In the late 1970s, a woman named Francina Illeus (spelled Ileus as well) was declared dead. Three years later, Illeus (nicknamed Ti Fanm) was found alive and wandering. Her mother recognized her by identifying a scar on her forehead. When her grave was dug, they found rocks in the coffin. The family said that a jealous husband had done Ti Fanm “in”.

In the book Roaming Through the West Indies, written in the 1920s, the author recounts how a young girl was buried, and years later came roaming to her family, by which time she had had three kids.

Recently, I overheard this story from this guy, concerning a man in his hometown in Haiti who had been in an auto accident. He had mild injuries and from the accident site, he was taken to the morgue. At the morgue, he whispered to the morgue owners that, “Mesye yo mwen pa mouri non”—Yo, guys, I ain’t dead. The morgue workers took a knife (hey I’m just relating a story here), and killed him. There is no way they were going to lose that funeral money! Now, when his family saw the body, and noticed the knife marks, they realized that he had still been alive when he was taken at the site of the accident.

I’ve heard other people relating similar stories. In another instance, this lady told my mother about this woman who had been “toudi” (er put in a comatose state), but at the morgue she woke up (apparently the poison wore off too early) and started talking at intervals. Not sure as to what the end story was on that one.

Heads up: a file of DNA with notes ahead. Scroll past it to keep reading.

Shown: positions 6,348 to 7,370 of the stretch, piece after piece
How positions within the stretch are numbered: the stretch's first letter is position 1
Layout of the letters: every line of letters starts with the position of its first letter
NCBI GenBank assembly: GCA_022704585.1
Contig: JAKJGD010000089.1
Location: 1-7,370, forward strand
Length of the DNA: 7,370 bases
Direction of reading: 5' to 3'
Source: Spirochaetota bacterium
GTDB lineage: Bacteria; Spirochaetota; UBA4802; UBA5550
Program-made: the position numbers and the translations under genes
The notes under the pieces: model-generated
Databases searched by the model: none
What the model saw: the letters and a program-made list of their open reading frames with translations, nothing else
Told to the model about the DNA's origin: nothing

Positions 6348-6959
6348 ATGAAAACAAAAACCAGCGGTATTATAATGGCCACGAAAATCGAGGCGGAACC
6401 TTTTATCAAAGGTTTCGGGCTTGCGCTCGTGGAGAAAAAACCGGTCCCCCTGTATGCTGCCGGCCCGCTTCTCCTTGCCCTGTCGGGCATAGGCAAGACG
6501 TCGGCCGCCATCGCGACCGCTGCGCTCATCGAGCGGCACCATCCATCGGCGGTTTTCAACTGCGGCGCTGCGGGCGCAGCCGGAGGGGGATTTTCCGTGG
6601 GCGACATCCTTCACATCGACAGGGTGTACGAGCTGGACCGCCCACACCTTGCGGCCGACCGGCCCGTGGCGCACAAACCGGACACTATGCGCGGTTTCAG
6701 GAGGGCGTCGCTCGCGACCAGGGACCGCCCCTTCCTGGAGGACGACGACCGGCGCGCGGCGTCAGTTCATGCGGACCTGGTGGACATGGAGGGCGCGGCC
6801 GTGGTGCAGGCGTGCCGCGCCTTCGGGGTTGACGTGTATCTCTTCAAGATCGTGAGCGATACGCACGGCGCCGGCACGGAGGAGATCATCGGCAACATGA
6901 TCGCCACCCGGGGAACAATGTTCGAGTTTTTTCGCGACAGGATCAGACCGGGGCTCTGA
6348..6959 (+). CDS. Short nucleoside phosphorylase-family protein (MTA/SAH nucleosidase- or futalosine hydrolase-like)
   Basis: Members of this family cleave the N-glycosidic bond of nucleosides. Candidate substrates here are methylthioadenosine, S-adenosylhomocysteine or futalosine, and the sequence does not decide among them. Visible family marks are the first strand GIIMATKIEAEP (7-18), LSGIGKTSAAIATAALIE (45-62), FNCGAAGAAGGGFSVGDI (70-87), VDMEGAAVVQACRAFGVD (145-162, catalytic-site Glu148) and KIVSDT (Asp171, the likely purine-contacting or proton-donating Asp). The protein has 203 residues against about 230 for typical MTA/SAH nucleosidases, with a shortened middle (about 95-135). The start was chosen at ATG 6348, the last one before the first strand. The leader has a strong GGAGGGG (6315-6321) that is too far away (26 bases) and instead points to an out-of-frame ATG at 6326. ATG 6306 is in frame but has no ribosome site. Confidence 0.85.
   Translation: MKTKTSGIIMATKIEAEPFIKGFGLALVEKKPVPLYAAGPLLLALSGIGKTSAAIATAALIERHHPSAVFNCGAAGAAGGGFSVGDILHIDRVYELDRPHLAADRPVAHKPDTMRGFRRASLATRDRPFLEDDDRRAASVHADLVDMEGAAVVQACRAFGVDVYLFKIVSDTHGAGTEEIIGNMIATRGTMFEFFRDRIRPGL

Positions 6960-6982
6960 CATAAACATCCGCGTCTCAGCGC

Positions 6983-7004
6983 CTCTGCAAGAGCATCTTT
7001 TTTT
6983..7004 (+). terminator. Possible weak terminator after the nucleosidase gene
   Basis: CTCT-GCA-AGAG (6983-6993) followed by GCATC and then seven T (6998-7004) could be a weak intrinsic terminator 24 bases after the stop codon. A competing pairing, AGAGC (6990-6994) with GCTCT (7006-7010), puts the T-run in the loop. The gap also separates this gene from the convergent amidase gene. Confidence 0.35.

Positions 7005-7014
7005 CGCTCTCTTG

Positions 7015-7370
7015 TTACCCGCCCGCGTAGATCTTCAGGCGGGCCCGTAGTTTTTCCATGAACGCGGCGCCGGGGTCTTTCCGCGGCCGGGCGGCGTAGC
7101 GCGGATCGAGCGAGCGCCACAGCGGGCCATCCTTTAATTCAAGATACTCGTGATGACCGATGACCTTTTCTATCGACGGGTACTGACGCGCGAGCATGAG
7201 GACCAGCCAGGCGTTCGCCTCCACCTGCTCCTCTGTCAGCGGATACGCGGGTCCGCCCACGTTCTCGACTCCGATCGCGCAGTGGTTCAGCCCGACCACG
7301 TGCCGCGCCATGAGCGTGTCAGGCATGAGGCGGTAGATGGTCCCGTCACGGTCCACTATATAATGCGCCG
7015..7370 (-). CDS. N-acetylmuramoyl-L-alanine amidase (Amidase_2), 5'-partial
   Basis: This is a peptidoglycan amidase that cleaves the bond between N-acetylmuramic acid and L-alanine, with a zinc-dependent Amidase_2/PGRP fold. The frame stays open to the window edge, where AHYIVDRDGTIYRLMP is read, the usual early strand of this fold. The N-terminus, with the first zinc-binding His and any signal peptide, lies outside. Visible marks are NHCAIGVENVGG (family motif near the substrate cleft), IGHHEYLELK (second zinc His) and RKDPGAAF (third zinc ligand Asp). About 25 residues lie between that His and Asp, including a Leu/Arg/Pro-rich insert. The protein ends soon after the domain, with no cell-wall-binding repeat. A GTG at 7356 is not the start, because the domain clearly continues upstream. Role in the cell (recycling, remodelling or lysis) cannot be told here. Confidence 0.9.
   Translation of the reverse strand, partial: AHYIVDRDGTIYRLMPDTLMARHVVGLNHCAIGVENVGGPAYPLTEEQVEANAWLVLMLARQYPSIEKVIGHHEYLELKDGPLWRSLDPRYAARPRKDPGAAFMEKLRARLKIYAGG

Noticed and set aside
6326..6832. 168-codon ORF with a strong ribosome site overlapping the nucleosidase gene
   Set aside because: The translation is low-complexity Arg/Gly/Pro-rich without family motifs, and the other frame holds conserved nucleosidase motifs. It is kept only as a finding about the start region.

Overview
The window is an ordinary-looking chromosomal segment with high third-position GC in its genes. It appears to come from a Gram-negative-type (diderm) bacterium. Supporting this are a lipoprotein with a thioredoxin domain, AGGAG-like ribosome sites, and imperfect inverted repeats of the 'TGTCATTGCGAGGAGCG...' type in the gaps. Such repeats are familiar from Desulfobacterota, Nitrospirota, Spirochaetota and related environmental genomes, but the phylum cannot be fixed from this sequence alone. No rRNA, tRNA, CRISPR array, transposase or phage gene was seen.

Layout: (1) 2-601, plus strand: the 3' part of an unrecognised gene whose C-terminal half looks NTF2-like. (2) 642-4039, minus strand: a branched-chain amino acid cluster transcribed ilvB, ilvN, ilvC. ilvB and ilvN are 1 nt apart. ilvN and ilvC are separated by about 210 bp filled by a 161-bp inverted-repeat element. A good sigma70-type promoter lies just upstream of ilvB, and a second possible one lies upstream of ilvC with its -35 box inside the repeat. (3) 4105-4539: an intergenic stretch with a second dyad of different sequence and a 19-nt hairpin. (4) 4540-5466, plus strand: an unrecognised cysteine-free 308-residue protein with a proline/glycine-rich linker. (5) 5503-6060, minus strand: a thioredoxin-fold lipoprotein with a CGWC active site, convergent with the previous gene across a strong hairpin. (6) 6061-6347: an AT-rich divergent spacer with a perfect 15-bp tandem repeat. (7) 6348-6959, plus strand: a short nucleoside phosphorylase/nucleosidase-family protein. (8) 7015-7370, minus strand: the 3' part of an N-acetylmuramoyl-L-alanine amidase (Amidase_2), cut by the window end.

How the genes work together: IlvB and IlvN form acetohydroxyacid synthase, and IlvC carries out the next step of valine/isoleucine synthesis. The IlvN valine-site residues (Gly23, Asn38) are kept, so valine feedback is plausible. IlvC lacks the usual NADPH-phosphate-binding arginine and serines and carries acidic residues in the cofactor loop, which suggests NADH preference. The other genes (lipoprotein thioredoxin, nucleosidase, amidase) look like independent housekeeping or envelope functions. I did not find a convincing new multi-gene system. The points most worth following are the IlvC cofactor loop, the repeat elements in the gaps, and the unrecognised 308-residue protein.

These are all curious cases indeed, but not so curious perhaps. Person gets slipped poisonous concoction. Declared dead, but in reality still alive. Family buries person. People who poisoned person arrive at grave, slip antidote, wakes person; takes person away.

Related Posts Plugin for WordPress, Blogger...


12 Comments to “The Curious Case of Clairvius Narcisse, and Other Instances of Haitian “Zombies””

  1. Gro Jo says:

    “These are all curious cases indeed, but not so curious perhaps. Person gets slipped poisonous concoction. Declared dead, but in reality still alive. Family buries person. People who poisoned person arrive at grave, slip antidote, wakes person; takes person away.” I like your blog but when you write stuff like that I wonder how seriously you take your mission to inform and educate your readers. Haitians don’t bury their dead in a casual manner. They spend several days mourning the dead before burying them. Most funerals take place in the morning or afternoon and the bodies aren’t dug up until late at night, where would the “zombie” find the oxygen to keep his brain cells alive? I found Jacques Nicholas Leger’s arguments on this matter persuasive. You ought to read his pamphlet: “Haiti Her History and her detractors” there is a free copy of it on the internet. You mentioned Wade Davis’s